You see your roof every day. You see your neighbor’s roof every day. You see dozens, maybe even hundreds of roofs every day.
But what you don’t know just by looking at them is that the typical roofing system is incredibly complex, employs some of the best cutting-edge technology in the construction industry, and hides a bevy of “trade secrets.”
We’re pulling back the curtain (or shingles, in this case) and revealing 10 roofing facts that might surprise you.
1. Where you live dictates what style of roof you should get.
It’s a roofing fact: some roof types just work better in certain regions and climates. Gable roofs, or roofs formed with two triangles at a 90-degree angle, work best in colder, snowier climates or when homeowners want to build attics or have vaulted ceilings.
Hipped roofs, which have four slopes of equal length on all four sides that meet at the top to form a ridge, are more wind resistant than gable roofs and might work best in windy areas.
Water tends to pool more easily on a flat roof, which means this type of roofing system might be best in a drier, less rainy climate.
2. Flat roofs are not flat.
Don’t be fooled by the name. Flat roofs are not entirely flat. They actually have a slight slope of at least ¼ inch per foot.
3. A roof is a lot more than shingles and wood.
A good roof system has no fewer than seven necessary components. There’s the roof decking, which has to support all the weight of the roofing system. Next comes the ice or water barrier to help prevent damage if ice damming occurs. A roof also needs a waterproof or water-resistant underlayment that will protect the deck directly from moisture creeping in. Then there’s the metal flashing, which ensures the water runs off the edges, and a drip edge, which has a similar function. Finally, a roof has to have shingles. And don’t forget the ventilation system–the soffits, eaves and vents which allow air to circulate.
4. It’s not okay to cover an existing roof.
While it may seem like an inexpensive, quick fix to a roofing problem, double-layered roofs can cover up big roofing issues that need to be addressed. In addition, a double-layered roof adds weight and just hides the corroding material, allowing the problem to get worse. If previous roofing materials were installed over the top of your existing roof, you should replace the entire roof as soon as possible.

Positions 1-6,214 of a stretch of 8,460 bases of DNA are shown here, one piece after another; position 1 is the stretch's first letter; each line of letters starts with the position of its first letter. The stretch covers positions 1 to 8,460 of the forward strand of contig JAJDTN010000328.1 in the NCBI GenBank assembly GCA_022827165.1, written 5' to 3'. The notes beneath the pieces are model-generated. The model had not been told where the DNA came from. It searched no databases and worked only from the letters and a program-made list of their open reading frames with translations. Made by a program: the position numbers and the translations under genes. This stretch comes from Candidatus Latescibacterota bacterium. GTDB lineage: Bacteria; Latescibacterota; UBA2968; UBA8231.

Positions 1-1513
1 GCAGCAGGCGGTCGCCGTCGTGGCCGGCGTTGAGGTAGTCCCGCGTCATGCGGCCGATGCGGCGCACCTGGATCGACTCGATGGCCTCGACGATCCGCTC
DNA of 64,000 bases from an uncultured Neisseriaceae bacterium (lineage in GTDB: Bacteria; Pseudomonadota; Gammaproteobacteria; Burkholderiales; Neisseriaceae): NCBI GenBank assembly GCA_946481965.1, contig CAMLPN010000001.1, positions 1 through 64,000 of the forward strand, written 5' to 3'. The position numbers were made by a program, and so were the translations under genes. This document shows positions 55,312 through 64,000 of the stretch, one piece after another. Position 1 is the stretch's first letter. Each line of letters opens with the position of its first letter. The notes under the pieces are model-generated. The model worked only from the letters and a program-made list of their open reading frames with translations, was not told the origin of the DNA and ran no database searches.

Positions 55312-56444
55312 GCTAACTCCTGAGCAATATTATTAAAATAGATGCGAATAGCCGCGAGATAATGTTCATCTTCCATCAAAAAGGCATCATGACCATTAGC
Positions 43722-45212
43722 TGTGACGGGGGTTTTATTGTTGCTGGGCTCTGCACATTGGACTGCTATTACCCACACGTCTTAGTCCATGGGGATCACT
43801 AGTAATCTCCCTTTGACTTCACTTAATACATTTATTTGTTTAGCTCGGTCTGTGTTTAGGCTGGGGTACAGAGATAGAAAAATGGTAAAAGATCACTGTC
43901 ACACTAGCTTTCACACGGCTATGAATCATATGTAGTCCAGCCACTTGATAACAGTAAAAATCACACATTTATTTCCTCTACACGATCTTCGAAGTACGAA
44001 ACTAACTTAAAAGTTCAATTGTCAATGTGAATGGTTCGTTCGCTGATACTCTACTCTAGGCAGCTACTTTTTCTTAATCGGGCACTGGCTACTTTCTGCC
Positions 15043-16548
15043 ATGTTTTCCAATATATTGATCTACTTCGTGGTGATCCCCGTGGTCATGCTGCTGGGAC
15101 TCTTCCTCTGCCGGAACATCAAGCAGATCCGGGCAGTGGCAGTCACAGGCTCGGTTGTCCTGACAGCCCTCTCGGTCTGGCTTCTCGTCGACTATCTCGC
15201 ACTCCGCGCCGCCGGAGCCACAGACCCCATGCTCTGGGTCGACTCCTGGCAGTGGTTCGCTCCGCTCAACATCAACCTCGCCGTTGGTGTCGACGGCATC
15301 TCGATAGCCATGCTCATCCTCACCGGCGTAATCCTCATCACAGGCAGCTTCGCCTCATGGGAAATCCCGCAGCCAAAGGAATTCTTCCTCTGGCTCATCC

5. You can’t DIY a roof.
Yes, it seems to run counter to what all the DIY programs tell you. The true roofing fact is, a roof is actually a complex system of layers that require proper installation from skilled professionals with the right training and tools to ensure it all works together correctly. Going the DIY route can result in damage to your attic, walls, wood frame, and even electrical systems.
6. Roofs breathe.
As funny as it may sound, a roof needs air. Roof ventilation, ie: the flow of air on the underside of a roof deck, is one of the most critical aspects of the whole roof system. Roof ventilation allows warm, moist air to escape and cooler, drier air to come into the attic. Without ventilation, condensation is going to build up in your attic, which can damage walls, wood and insulation.
7. A roof can be good for the environment.
Environmentally friendly or “cool roofs” reflect infrared and ultraviolet rays from the sun away from the building and have a higher thermal emittance, or ability to efficiently emit radiation. According to the EPA, cool roofs not only help homeowners conserve energy, but they reduce air pollution and greenhouse gas emissions as well by mitigating the heat radiated into the atmosphere.
8. Professional roofing cleaning companies are a thing.
It’s a roofing fact that it’s important to keep your roof clean and clear of moss, algae and fungus/lichen, but did you know there are professionals who specialize in keeping roofs clean? They have special techniques and products to do it, including equipment that doesn’t harm shingles and biodegradable cleaning solutions that are less harmful to plants and the environment. They even have a trade association, the Roof Cleaning Institute of America.
9. A faulty roof can break a home sale.
A new roof can be a major selling point when you go to sell your home. Conversely, a roof with leaks, missing or damaged shingles, or other visible signs of disrepair can send a potential buyer running. The last thing a new homeowner wants to do is spend money on a costly roof replacement. It’s far better to replace your roof before you sell your home.
10. My roof will last forever.
Almost, but not quite. The typical lifespan of a roof really depends on the materials and installation. A simple, 3-tab shingle roof may be warranted for 20 to 25 years. Shake style shingles can be warranted for up to 50 years.